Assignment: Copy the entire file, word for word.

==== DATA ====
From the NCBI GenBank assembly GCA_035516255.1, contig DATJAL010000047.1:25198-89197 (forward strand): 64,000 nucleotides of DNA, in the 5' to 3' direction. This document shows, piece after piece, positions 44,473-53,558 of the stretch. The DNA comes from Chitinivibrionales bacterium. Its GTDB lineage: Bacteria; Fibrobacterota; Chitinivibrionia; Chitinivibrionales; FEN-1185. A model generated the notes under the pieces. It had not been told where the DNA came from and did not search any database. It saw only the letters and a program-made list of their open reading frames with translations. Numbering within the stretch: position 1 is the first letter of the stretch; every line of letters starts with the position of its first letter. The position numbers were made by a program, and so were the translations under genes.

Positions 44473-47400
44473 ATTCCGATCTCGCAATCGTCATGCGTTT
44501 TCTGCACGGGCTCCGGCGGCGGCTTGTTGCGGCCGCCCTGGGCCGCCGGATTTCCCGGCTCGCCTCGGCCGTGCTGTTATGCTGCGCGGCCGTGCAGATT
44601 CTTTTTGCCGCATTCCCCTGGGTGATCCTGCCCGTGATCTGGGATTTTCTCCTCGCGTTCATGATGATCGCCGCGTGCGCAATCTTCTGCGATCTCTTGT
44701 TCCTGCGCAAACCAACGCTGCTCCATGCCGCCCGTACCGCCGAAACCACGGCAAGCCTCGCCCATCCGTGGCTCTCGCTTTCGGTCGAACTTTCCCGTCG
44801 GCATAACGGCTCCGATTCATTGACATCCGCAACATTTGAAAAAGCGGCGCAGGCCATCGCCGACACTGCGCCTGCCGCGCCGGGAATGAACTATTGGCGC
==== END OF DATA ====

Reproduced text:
From the NCBI GenBank assembly GCA_035516255.1, contig DATJAL010000047.1:25198-89197 (forward strand): 64,000 nucleotides of DNA, in the 5' to 3' direction. This document shows, piece after piece, positions 44,473-53,558 of the stretch. The DNA comes from Chitinivibrionales bacterium. Its GTDB lineage: Bacteria; Fibrobacterota; Chitinivibrionia; Chitinivibrionales; FEN-1185. A model generated the notes under the pieces. It had not been told where the DNA came from and did not search any database. It saw only the letters and a program-made list of their open reading frames with translations. Numbering within the stretch: position 1 is the first letter of the stretch; every line of letters starts with the position of its first letter. The position numbers were made by a program, and so were the translations under genes.

Positions 44473-47400
44473 ATTCCGATCTCGCAATCGTCATGCGTTT
44501 TCTGCACGGGCTCCGGCGGCGGCTTGTTGCGGCCGCCCTGGGCCGCCGGATTTCCCGGCTCGCCTCGGCCGTGCTGTTATGCTGCGCGGCCGTGCAGATT
44601 CTTTTTGCCGCATTCCCCTGGGTGATCCTGCCCGTGATCTGGGATTTTCTCCTCGCGTTCATGATGATCGCCGCGTGCGCAATCTTCTGCGATCTCTTGT
44701 TCCTGCGCAAACCAACGCTGCTCCATGCCGCCCGTACCGCCGAAACCACGGCAAGCCTCGCCCATCCGTGGCTCTCGCTTTCGGTCGAACTTTCCCGTCG
44801 GCATAACGGCTCCGATTCATTGACATCCGCAACATTTGAAAAAGCGGCGCAGGCCATCGCCGACACTGCGCCTGCCGCGCCGGGAATGAACTATTGGCGC